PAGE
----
A reencounter, brought about by a class, with Walton and make-believe in aesthetics leads me to wonder if one of the primary reasons I find such talk so frustrating is strictly terminological. A bit from a handout:
So when he says to himself "What light through yonder window breaks?" he isn't really asking himself what light this is. To be sure, he goes through the motions of asking that question … He makes as if to ask. But he isn't really asking. He is only pretending to ask.
But surely (surely!) our only options aren't "is really asking" and "is pretending to ask". I'm ready to be persuaded that he's not really asking the question, not even of himself in wonderment or surprise, but not that he's pretending to do so. To whom would the pretense be directed, how do his actions constitute pretense?—Austin on pretending was assigned for the next meeting; presumably the professor finds his analysis wanting in some way.
If, however, instead of saying that Romeo is pretending to ask, it were said that Romeo plays at asking, or is posing to himself in the question the task in a strictly imaginative game, one of verbal ingenuity, then, though I would be inclined to doubt Romeo's sincerity, I would be far more inclined to accept the analysis. (Though then it looks similar to sustained bullshitting (such as, though that's really not the best example) or the process by which one is supposed (they say) to answer interview questions along the lines of "how many piano tuners are there in Boca Raton?".)
Unfortunately I can't remember if some fleshed-out concept of what pretending is at hand in Mimesis as Make-Believe. Possibly "pretend that" is just shorthand for "participate in a game of make-believe in which" (though that would leave deceptive pretense out in the cold, so I hope not).
This is all happening in the context of metaphor and the application of make-believery thereto, so y'all get to read some incredibly inchoate ramblings on that subject.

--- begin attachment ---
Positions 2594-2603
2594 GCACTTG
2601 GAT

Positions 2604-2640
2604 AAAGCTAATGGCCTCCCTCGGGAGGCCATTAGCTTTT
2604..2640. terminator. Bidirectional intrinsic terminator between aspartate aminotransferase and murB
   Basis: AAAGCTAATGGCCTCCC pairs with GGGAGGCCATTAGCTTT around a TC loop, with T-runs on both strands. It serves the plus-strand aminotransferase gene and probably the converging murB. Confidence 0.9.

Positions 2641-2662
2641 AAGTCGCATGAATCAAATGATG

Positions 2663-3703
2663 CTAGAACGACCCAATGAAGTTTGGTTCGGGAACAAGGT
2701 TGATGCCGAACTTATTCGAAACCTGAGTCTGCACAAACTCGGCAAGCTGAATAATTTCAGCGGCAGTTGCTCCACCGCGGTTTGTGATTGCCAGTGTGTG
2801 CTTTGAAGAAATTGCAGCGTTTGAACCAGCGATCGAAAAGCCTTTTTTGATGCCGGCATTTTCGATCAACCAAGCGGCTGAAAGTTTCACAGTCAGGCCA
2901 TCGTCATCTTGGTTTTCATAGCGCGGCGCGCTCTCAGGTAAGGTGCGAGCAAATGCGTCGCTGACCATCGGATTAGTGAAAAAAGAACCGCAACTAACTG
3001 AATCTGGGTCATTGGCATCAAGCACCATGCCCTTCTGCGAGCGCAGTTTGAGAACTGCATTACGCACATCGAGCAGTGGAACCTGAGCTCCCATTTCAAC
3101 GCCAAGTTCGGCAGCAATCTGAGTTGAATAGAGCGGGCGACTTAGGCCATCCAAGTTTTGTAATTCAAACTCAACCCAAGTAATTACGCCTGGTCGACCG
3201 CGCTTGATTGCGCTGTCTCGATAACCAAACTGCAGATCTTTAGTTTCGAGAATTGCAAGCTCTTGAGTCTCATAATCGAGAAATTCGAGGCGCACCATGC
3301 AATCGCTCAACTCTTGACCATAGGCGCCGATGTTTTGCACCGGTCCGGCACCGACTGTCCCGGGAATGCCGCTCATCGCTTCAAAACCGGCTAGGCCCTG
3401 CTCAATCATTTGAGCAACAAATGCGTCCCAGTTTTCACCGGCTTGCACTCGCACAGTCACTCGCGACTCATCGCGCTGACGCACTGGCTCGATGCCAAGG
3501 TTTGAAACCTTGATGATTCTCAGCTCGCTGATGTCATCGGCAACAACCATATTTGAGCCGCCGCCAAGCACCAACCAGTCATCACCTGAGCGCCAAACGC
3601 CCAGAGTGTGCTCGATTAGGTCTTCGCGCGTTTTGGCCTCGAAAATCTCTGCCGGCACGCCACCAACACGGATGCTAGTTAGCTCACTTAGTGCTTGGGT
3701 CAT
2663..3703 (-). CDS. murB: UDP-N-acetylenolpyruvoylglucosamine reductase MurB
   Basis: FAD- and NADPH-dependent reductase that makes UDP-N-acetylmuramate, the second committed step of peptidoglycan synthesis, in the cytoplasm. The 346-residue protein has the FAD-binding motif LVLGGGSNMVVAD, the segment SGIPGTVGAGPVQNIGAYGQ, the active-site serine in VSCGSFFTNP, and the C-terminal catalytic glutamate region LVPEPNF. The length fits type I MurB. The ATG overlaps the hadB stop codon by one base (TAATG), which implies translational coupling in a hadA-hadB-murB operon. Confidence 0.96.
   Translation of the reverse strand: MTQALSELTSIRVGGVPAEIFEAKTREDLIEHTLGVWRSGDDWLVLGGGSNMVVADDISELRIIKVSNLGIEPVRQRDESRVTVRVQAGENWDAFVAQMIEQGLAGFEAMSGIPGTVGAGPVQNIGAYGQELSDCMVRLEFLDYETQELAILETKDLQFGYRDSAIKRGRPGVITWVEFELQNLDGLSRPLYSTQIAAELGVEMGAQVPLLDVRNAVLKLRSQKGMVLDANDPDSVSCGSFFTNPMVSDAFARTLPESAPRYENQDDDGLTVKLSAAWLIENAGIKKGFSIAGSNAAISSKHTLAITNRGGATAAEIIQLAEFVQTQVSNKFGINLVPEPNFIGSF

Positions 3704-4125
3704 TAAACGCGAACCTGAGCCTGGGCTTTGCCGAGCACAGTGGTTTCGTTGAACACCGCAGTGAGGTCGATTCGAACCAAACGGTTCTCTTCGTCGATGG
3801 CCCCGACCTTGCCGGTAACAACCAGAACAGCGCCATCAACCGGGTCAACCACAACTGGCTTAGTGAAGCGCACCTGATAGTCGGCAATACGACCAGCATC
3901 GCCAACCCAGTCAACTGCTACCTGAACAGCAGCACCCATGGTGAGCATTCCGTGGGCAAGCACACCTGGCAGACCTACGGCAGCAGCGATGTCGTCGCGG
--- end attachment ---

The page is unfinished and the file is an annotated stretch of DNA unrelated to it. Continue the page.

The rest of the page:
Basically, I'm just not sure where it's is supposed to come from here. What stimulates Romeo to pretend, if he's pretending, to make believe, and why in those terms? There's a bit in this handout (for whatever reason, I'm reluctant to quote it, or even name people, not just the professor (whose identity probably anyone could determine) but the other people we've read)—though honestly I think I'm just misunderstanding it—that seems to suggest that, first, Romeo has noticed or has on his mind a bunch of things about Juliet and from this (pretends that she is? plays at her being? imagines her as? makes believe she is?) the sun (perhaps he's been prompted so to organize those thoughts because he sees the light in her window—perhaps this sight also leads those thoughts suddenly to occur to him in that particular shape in the first place). Something like the paraphrase comes first, organized (but how?) in such a thematic way that the metaphorical likening suggests itself (or something like that). But in that case, or something like that, isn't the prompting by the light to play this game in this way the really interesting part? All the rest could be done by anyone, once that identification is in place, and that identification, since it grounds the make-believe, couldn't itself be prompted by it.
Of course this moves the consideration from the audience's reception of a made metaphor to the maker's mind in making it, but that move seems already to have been at least partly undertaken.—I just had a terrible premonition of reading up on aspect perception, and it's all John Crowley's fault:
"It's easy, really," Rose said, her hand at a stoplight resting lightly on the little trembling herm.
I'm also not certain, it just occurred to me, why one would resort to metaphor on this sort of account. If it has to do with getting an audience to see the object as the speaker sees it (play the same game; it might amount to the same thing), then it could have weird interactions with Walton on emotions.
*I have always liked the definition of "inchoate" as "half-unformed", which doesn't really admit of intensification, but.